Optimizing integration of community-based management of possible serious bacterial infection (PSBI) in young infants into primary healthcare systems in Ethiopia and Kenya: Successes and challenges

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Article (peer-reviewed)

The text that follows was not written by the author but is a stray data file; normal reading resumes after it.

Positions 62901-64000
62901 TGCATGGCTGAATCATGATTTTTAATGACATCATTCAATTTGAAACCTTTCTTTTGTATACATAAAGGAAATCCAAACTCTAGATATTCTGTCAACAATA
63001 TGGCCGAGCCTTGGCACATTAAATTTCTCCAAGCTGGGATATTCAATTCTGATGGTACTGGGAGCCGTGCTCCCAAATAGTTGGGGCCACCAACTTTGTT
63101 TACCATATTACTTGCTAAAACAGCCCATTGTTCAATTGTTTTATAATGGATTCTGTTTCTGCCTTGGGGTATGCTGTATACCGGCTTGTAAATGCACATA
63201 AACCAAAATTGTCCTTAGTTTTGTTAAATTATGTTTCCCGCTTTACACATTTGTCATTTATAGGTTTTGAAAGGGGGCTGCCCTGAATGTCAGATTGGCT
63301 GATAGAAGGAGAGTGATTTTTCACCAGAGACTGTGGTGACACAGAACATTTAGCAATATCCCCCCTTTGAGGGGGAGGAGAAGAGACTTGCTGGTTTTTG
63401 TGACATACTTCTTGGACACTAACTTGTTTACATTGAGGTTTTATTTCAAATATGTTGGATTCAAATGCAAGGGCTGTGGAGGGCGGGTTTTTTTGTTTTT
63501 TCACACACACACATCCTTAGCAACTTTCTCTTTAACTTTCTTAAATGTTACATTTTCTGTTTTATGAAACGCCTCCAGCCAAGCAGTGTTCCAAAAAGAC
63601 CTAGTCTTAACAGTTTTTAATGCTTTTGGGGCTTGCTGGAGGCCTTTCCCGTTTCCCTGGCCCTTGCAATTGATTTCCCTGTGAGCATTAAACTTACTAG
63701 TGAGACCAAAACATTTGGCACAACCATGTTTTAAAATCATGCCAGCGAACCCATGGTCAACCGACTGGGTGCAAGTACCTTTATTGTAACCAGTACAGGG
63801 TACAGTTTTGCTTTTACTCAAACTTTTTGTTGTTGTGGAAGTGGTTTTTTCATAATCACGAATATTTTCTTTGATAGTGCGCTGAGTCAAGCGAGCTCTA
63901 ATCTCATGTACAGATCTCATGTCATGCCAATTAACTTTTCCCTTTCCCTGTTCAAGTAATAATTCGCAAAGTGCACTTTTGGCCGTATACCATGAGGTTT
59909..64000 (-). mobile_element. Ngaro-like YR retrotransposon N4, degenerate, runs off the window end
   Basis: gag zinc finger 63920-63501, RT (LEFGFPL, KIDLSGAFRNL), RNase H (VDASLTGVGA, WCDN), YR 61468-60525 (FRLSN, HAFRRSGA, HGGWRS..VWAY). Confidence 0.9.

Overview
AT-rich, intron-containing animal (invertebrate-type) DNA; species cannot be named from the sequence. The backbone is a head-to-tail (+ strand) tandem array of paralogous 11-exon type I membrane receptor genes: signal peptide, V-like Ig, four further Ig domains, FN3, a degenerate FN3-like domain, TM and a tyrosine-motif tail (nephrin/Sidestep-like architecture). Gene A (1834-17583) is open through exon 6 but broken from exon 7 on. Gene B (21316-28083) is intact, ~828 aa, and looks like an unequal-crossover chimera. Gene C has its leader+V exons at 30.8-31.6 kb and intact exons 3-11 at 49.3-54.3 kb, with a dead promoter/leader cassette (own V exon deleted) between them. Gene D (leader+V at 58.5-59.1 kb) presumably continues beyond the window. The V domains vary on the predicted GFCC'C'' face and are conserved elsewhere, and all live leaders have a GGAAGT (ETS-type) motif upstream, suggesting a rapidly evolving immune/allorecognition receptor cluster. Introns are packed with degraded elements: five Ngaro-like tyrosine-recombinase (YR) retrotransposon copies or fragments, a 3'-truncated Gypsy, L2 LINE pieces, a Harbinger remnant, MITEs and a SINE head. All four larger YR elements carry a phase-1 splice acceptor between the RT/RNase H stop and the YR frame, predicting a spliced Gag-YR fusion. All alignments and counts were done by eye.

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Background: Ethiopia and Kenya have adopted the community-based integrated community case management (iCCM) of common childhood illnesses and newborn care strategy to improve access to treatment of infections in newborns and young infants since 2012 and 2018, respectively. However, the iCCM strategy implementation has not been fully integrated into the health system in both countries. This paper describes the extent of integration of iCCM program at the district/county health system level, related barriers to optimal integration and implementation of strategies. Methods: From November 2020 to August 2021, Ethiopia and Kenya implemented the community-based treatment of possible serious bacterial infection (PSBI) when referral to a higher facility is not possible using embedded implementation research (eIR) to mitigate the impact of COVID-19 on the delivery of this life-saving intervention. Both projects conducted mixed methods research from April-May 2021 to identify barriers and facilitators and inform strategies and summative evaluations from June-July 2022 to monitor the effectiveness of implementation outcomes including integration of strategies. Results: Strategies identified as needed for successful implementation and sustainability of the management of PSBI integrated at the primary care level included continued coaching and support systems for frontline health workers, technical oversight from the district/county health system, and ensuring adequate supply of commodities. As a result, support and technical oversight capacity and collaborative learning were strengthened between primary care facilities and community health workers, resulting in improved bidirectional linkages. Improvement of PSBI treatment was seen with over 85% and 81% of estimated sick young infants identified and treated in Ethiopia and Kenya, respectively. However, perceived low quality of service, lack of community trust, and shortage of supplies remained barriers impeding optimal PSBI services access and delivery. Conclusion: Pragmatic eIR identified shared and unique contextual challenges between and across the two countries which informed the design and implementation of strategies to optimize the integration of PSBI management into the health system during the COVID-19 pandemic. The eIR participatory design also strengthened ownership to operationalize the implementation of identified strategies needed to improve the health system’s capacity for PSBI treatment.